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    I’ve noticed a (probably subjective) trend among genre fiction—especially sci-fi—that the name of the main character is the very first thing in the entire novel. Something like this:
    JOHN DOE sat taut inside the cockpit of his Ultra-Mega-Star-Bulldozer 1337. Large beads of sweat rolled down his forehead…”
    Then there’s also the unnamed-until-mentioned-in-dialogue model. I think the biggest example is Harry Potter and the Philosopher’s/Sorcerer’s Stone, where (I think) Harry’s name is revealed in dialogue between Dumbledore and McGonagall/Hagrid—even though the Dursley family was introduced name first, characterization second in the previous chapter.
    What further purposes do these models of introducing a character’s name serve? Do they make a big difference at all?

    P.S. The Moon People analysis/conspiracy theory is coming along swimmingly; I have NOT been driven mad by its eldritch contents.

    • CommentTimeMay 28th 2012

    From a reader’s perspective, I generally prefer to just get names out of the way early on. Just let us know who these people are, and then go from there. It’s also easier from a writing perspective, because it’s very clunky to keep going “the tall woman”, “the man with the jacket”, “the shifty-looking turnip”, etc. instead of just saying “Susan/Bill/Stabby McSlice”.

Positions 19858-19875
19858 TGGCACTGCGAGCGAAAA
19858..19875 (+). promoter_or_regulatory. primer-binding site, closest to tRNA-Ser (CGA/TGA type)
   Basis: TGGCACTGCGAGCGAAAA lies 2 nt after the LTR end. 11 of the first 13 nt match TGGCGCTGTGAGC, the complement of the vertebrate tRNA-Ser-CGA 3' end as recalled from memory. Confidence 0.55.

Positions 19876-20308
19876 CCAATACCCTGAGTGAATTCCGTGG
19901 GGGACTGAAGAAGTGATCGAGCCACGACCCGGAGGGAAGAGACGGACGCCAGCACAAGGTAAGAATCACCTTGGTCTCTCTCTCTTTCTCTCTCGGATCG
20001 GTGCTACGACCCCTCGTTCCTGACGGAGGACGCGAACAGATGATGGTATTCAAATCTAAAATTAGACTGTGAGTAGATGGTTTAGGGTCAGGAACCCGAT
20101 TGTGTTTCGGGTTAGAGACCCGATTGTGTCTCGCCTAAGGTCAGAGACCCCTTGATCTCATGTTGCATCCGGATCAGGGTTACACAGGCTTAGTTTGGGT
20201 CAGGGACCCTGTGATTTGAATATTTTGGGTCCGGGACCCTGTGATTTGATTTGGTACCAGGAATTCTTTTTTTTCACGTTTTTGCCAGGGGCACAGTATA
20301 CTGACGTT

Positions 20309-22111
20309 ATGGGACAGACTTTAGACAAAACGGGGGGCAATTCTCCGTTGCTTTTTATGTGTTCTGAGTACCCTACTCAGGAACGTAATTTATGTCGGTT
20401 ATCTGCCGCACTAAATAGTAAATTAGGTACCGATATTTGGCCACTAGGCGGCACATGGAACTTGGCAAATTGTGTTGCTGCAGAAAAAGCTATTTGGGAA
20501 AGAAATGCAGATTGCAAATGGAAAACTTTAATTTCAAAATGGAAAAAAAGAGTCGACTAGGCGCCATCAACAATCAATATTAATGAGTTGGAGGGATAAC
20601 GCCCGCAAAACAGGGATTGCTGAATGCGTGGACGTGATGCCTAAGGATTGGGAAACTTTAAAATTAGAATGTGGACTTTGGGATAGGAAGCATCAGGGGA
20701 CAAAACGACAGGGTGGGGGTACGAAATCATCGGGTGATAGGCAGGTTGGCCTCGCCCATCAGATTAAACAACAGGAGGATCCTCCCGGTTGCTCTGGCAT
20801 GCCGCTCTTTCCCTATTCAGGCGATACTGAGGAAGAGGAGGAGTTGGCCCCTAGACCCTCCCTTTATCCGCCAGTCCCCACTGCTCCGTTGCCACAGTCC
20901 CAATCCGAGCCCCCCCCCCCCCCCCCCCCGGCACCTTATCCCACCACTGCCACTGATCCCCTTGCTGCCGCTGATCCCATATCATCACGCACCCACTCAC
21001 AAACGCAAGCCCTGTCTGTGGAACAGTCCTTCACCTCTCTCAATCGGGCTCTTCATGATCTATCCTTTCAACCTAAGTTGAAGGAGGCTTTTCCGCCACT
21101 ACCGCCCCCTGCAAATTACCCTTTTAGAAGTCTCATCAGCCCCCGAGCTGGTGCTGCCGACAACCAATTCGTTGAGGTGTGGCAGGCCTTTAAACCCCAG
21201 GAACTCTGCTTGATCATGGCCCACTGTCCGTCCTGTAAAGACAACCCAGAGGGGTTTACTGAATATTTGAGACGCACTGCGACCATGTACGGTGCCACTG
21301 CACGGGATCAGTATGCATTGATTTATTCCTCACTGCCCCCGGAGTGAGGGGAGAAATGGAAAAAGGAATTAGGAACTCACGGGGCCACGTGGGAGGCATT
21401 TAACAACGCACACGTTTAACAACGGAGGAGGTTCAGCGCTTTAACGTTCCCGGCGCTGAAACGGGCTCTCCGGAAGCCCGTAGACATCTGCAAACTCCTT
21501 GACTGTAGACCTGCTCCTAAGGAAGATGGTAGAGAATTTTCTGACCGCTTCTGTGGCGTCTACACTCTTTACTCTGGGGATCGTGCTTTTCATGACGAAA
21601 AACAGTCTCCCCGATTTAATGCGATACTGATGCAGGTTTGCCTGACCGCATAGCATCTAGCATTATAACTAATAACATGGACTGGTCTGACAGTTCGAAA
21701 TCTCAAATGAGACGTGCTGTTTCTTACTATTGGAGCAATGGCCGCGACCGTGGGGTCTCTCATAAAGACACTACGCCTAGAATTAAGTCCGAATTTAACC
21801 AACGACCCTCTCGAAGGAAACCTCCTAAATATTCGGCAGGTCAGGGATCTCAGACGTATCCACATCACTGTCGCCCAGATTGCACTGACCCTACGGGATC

That all being said, there’s plenty of cases where not using names right away can be an effective technique, as you have to focus more on the characters’ characteristics. It can also be used to heighten intrigue and can be more immersive in the sense that a random observer wouldn’t know a person’s name right off. Considering that, I’d say that withholding the character name (either deliberately for the sake of mystery or just because it would be awkward to shoehorn their name in) is probably often better and more difficult to do right (because you run the risk of seeming like you’re trying to build mystique in a very obvious way).

    I guess I think both are equally valid techniques. It’s awkward when a person’s name is just shoved in at random, but it’s also awkward when you’re about halfway through the book and you still don’t know anybody’s names.


    From a reader’s perspective, I generally prefer to just get names out of the way early on.